Released: June 18, 2020
Genres: Adventure, Animation, Anime, Family
Length: 1 hour, 44 minutes
Links: IMDB | Wikipedia
A peculiar girl transforms into a cat to catch her crush's attention. But before she realizes it, the line between human and animal starts to blur.
Originally going to be released in theaters in Japan in early June, Studio Colorido’s A Whisker Away had its theatrical release pulled due to COVID-19. Netflix instead acquired the film, releasing it on their streaming platform a couple of weeks after its previously-scheduled theatrical date. While English subtitles were available at the time for interested audiences such as myself, an English dub of the film was also added a little over a week later.
2020 has been a fun year for anime films in North America. There’s been Weathering With You, as well as 2019’s Ride Your Wave and Children of the Sea having also received or are soon receiving their North American release. I saw both Weathering and Ride in theaters earlier this year, but Children of the Sea was one that was unfortunately pulled due to COVID-19. Unlike the two I saw in theaters this year, Whisker seems to instill more of a lesson and positivity on viewers.
Studio Colorido previously brought us Penguin Highway, and in their second feature-length film it’s the story of middle-schooler Miyo Sasaki, who has a crush on her classmate Kento Hinode. She’s always going out of her way to make herself known to him, even though he’s continuously rejecting her advances and gestures. To cope with her sadness of rejection, she puts on a magical mask she got from a mysterious person that transforms her into a cat named Taro. When in her cat form she’ll visit Hinode at his home. He’s none the wiser to this ruse that the cat that keeps appearing every day after school is Miyo transformed. Hinode finds comfort in Taro as does Taro in Hinode. As much as Miyo wants to tell him the truth of her feelings and that she’s Miyo, she can’t find the strength.
After an extra-embarrassing encounter at school, Miyo decides life is better as a cat. At home, she puts on the mask and runs away. The seller of the mask appears and entices her that she can permanently become a cat in exchange for a mask of her human face, as cats can also transform into humans in the same way humans can transform into cats. She impulsively agrees. To make the transformation complete and irreversible, she’ll have to go to a special ceremony.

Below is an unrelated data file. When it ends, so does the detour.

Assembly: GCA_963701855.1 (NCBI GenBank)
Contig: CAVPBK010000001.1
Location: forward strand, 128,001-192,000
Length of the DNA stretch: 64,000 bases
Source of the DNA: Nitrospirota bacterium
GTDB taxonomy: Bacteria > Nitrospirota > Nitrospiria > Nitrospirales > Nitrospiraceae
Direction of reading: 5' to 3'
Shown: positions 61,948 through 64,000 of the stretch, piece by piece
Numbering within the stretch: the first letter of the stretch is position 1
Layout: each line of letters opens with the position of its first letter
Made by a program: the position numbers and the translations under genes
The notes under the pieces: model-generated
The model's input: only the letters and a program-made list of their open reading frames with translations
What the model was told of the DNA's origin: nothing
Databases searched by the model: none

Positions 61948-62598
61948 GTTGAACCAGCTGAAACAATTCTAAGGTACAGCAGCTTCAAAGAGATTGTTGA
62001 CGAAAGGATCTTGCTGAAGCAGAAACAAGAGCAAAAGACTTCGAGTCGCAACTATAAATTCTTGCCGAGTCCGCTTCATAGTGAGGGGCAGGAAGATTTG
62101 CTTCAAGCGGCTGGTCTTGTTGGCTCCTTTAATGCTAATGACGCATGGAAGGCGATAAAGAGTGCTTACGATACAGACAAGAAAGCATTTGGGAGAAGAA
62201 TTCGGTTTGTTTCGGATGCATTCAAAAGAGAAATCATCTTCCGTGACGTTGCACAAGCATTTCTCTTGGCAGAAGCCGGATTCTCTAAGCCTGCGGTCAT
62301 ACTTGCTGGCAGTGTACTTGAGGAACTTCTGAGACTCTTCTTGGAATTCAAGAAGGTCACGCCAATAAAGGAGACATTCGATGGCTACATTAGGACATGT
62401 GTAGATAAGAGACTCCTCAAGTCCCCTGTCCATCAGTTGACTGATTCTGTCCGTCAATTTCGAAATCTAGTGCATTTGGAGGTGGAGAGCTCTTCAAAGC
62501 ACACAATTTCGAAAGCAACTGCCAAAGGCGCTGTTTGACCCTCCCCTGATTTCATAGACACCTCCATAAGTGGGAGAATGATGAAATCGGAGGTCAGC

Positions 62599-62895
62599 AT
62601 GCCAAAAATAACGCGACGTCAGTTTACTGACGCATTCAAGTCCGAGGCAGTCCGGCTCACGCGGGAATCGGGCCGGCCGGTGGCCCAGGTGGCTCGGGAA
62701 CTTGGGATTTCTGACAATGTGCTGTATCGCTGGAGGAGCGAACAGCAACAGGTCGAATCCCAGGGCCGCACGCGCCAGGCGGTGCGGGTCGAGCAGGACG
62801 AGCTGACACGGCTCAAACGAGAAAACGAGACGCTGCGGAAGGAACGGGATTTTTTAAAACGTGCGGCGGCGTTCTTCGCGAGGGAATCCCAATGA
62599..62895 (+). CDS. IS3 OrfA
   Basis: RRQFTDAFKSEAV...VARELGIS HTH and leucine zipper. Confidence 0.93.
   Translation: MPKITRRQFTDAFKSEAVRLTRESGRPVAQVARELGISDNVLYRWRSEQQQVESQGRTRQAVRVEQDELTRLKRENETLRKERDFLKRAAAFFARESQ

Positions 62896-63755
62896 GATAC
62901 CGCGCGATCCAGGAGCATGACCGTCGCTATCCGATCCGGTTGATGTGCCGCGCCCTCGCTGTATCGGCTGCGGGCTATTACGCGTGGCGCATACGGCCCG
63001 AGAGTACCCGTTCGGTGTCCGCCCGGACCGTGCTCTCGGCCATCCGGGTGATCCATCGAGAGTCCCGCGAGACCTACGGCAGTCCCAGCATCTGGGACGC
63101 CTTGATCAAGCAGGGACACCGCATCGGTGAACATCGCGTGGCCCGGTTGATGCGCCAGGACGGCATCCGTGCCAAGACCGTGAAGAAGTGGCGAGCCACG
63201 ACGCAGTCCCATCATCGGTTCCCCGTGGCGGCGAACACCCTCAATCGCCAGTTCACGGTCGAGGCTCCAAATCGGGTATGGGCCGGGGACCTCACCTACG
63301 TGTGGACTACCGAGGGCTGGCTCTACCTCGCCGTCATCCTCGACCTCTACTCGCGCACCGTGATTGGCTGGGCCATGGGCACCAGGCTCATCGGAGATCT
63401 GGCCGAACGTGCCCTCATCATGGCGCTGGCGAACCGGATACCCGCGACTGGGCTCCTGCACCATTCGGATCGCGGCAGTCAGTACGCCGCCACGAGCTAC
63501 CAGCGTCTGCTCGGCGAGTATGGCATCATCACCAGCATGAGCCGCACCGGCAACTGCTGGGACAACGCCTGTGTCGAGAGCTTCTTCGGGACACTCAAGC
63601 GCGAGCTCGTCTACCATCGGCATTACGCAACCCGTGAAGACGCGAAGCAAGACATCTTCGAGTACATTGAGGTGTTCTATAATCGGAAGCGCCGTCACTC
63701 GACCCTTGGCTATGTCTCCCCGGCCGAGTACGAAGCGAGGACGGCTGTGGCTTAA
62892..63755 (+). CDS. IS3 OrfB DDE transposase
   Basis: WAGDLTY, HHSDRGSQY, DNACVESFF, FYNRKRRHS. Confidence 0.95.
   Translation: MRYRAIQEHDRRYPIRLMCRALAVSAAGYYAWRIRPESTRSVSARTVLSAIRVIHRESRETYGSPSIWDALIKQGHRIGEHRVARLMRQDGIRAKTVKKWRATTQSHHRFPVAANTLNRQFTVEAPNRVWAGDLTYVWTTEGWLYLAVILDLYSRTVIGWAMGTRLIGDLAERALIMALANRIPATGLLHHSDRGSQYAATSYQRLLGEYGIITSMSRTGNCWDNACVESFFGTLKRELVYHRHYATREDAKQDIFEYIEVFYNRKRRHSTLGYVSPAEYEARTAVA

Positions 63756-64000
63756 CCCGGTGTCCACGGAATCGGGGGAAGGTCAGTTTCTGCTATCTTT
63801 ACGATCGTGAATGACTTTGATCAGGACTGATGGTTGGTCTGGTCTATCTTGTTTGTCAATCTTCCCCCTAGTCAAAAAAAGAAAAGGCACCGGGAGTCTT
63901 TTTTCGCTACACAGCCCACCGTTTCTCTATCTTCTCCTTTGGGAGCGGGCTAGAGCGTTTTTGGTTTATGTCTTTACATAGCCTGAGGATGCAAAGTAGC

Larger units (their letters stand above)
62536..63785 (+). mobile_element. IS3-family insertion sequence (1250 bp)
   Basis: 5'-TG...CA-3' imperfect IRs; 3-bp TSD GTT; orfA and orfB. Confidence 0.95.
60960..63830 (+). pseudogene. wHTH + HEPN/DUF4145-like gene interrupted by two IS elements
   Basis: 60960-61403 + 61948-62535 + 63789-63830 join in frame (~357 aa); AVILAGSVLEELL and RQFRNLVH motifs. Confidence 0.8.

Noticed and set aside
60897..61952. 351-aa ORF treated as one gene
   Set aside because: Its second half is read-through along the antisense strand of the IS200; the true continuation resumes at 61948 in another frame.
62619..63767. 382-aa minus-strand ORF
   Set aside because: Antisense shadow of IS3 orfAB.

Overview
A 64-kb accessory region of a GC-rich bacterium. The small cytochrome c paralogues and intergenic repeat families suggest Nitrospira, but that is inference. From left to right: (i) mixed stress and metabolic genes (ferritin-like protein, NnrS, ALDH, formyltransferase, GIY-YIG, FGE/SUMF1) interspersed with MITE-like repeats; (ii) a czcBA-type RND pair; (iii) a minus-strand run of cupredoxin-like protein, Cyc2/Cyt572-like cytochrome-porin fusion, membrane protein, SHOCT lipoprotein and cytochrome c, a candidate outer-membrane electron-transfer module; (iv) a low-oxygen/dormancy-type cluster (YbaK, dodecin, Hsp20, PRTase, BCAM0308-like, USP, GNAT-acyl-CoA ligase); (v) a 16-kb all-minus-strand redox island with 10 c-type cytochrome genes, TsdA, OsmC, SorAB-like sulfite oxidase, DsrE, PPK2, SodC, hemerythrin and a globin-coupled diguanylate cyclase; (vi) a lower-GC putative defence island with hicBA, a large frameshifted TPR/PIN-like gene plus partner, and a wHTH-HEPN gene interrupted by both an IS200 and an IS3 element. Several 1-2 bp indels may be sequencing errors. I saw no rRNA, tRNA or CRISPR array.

With Miyo now missing, in cat form, she watches her friends as they look for her and starts to feel regret in her decision to permanently become a cat. As the story advances, her strength and courage build up as she works to stop the mask seller from permanently making her a cat. Along the way, she’s joined by some friends, both old and new, who are there for her. It’s in this race against time that she learns people truly do care about her.
At face value, Whisker is an endearing anime film about a girl with the magical ability to turn into a cat as she pleases and tries to win the love of a boy she has an immense crush on. However, what it’s really is about is a girl who uses turning into a cat as her coping mechanism, catfishing Hinode along the way, even though her intentions are pure. She’s faking her happiness with a constant smile on her face and emitting laughter around her schoolmates while internally struggling with feelings of abandonment and bullying but ultimately discovers that those who are close to her look up to her and care about her. My one main gripe with this film is that in the beginning, Miyo seemed too into Hinode, like an unhealthy obsession. Nonetheless, Whisker redeems itself with its off-putting romantic introduction in the first third of the film and winds up delivering a heartwarming ending, even though its message that friends are there to support you in your moments of weakness is not made clear until the film’s final moments.